Live virus vaccines are prepared from attenuated strains that are completely or almost devoid of pathogen city but are capable of inducing a protective immune response.
Since a related virus from different host cannot cause disease in the new host it can also be used in live virus vaccines. Use of cowpox virus in the prevention of smallpox disease is one of the best examples for this.
A pathogen can multiply in unnatural host (human) without any pathogenesis, but provide continuous antigenic stimulation over a period of time. Failure with these vaccines is rare but inadequate storage or administration may cause failure.
Another possibility for the failure is interference of related viruses, as is suspected in the case of oral polio vaccine in developing countries.
Attenuation is a technique used for reducing the virulence of a virus, while using it in vaccine preparation. It is the counterpart of the vaccines produced by ‘killing’ the virus (inactivated vaccine). Several methods have been used to attenuate viruses for vaccine production.
They are as follows:
a. Passage of the virus in “unnatural host” or host cell –
Major vaccines for man and animals are developed in this way. After repeated passages in unnatural host, the virus loses its virulence; this virus can be administered to the natural host for immunization purpose.
For example vaccine for yellow fever is developed by passing 17D strain of yellow fever virus in mice and then in chick embryos before using it for vaccination.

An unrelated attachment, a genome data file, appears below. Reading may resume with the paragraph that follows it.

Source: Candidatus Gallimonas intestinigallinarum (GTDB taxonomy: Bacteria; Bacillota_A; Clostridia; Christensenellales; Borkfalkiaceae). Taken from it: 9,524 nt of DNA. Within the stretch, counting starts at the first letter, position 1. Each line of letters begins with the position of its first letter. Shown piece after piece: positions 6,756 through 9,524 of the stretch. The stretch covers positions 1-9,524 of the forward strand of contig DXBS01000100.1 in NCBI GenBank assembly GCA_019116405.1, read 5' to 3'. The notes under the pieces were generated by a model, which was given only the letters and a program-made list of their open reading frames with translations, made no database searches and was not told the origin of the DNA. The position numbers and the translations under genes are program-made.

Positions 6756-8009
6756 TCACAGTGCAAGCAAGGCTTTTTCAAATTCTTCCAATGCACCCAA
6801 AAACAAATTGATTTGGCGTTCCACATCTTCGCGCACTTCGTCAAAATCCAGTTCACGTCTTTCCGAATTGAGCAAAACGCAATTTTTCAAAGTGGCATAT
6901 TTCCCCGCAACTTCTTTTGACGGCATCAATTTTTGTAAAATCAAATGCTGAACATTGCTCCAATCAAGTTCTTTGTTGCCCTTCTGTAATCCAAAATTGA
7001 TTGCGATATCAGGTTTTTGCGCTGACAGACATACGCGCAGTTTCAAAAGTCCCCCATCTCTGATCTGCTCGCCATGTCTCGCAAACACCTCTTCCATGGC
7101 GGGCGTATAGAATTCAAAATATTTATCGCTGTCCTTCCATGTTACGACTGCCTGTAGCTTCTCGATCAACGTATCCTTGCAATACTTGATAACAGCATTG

In the same way Polio viruses are passed in monkey kidney cells and measles viruses are passed in chick embryo fibroblasts. Human diploid cells [aborted babies] such as the WI-38 and MRC-5 are now widely used for the same purpose.
b. Development of temperature sensitive mutants –
This method may be used in combination with the above method for attenuation of pathogen. Variation in the temperature of the host helps in attenuation of the pathogen.
c. Use of an unnatural route –
The virulence of the virus is often reduced when administered through an unnatural route. Hence administration of pathogenic or partially attenuated virus through an unnatural route also helps in immunization without any pathological activity in host. This principle is used in the immunization of military recruits against adult “Respiratory Distress Syndrome” using enterically coated live adenovirus.
Potential Safety Problems with Live Vaccines
2) Mutations leading to reversion of virulence;
3) Preparation instability;
4) Contamination of viruses in cultured cells;
5) Heat liability;
6) Not safe for pregnant women and immunocompromized patients such as AIDs patients, patents using immune suppressive drugs after transplantation etc.